On 3rd June 1916 British India’s Golconda was sunk by a mine laid by the German submarine UC-3, some 5 nautical miles off Aldeburgh on the East Anglian coast. She was en route from Middlesbrough to London then Calcutta with general cargo. She sank with the loss of 19 lives, although the captain survived. In 1915 she had been requisitioned for use as a troopship for the Indian Army, and made several trips to Europe. On one trip 600 German civilian internees from a camp in Ahmednagar were transported to London, before being repatriated via the Netherlands. A further group of 500 Germans were repatriated in a similar way in March 1916.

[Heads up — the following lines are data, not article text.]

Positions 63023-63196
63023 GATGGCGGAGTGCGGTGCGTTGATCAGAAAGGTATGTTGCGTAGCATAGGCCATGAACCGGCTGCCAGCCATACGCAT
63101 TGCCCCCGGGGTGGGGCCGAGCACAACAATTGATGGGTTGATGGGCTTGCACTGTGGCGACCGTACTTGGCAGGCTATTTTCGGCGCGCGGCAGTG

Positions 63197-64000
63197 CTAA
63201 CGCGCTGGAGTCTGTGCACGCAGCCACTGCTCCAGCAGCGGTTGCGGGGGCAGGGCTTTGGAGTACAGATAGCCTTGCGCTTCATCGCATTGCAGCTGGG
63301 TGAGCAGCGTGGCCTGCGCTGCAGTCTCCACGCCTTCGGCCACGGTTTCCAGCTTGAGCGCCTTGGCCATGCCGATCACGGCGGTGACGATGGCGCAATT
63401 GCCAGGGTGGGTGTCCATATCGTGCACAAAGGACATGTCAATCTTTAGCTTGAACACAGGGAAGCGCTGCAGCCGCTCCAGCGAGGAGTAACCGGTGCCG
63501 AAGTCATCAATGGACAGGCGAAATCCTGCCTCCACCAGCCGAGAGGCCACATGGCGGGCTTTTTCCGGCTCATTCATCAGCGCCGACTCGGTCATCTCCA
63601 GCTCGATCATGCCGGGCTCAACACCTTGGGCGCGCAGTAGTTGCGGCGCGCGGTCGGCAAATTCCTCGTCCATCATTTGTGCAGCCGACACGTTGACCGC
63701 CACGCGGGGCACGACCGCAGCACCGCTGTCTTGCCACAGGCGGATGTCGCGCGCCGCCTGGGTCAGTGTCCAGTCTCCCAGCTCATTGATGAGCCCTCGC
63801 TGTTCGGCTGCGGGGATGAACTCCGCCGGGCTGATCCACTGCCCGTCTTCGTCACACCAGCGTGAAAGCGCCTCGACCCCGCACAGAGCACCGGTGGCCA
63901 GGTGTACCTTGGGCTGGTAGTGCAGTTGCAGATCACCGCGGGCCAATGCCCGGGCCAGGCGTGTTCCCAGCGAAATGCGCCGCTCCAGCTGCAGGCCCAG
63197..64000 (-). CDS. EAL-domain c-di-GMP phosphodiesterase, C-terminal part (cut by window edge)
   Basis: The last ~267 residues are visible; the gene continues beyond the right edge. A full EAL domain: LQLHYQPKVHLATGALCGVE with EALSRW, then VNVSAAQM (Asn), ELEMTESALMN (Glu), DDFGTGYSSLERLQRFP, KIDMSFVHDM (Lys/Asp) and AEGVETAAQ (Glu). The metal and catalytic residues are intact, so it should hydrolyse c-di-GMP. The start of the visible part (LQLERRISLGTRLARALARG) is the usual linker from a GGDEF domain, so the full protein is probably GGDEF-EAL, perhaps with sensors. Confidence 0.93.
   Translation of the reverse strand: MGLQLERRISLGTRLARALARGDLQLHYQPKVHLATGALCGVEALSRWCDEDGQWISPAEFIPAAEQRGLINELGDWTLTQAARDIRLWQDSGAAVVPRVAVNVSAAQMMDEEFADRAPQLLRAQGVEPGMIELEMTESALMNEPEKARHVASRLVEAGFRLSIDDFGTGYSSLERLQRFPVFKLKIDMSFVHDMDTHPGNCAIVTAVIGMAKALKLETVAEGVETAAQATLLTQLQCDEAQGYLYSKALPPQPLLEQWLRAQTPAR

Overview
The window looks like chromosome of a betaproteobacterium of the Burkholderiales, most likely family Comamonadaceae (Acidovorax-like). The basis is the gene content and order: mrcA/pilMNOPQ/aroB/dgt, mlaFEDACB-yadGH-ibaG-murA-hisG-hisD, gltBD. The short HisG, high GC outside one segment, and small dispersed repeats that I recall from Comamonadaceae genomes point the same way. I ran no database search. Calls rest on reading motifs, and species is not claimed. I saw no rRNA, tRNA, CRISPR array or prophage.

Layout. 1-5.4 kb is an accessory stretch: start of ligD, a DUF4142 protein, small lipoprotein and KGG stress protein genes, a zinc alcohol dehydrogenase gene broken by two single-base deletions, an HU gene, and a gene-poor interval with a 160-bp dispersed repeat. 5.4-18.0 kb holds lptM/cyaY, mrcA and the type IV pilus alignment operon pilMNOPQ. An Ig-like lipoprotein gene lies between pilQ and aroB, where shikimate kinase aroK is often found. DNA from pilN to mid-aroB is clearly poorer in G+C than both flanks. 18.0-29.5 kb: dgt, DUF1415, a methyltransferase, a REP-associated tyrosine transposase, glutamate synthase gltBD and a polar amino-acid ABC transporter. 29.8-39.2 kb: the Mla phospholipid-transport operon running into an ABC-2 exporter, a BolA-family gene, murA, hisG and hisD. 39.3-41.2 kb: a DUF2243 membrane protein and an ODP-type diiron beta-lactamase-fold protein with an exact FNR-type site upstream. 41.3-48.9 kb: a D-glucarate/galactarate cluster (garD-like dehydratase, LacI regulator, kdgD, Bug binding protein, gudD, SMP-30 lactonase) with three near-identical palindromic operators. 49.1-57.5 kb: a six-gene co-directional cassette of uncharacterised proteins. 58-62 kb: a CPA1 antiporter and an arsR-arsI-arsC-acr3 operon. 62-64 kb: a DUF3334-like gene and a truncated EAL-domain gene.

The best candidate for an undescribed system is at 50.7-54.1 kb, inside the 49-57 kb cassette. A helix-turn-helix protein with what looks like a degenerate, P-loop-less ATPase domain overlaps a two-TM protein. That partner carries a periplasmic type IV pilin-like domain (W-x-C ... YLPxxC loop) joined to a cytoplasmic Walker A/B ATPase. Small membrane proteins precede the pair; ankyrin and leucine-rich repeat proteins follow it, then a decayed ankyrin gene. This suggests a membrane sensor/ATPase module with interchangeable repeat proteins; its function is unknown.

Golconda was a twin-funnelled, two-decked whaleback passenger vessel built in 1887 by William Doxford & Sons in Sunderland. She was initially equipped with a barquentine rig on four masts to supplement the engines, was 422 feet (129 m) long, 5,874grt. When built she was operating on BI’s London to Calcutta service. She could accommodate just 80 in First Class and 28 in Second Class. Her limited accommodation proved problematic, and eventually she was redeployed onto the East African service.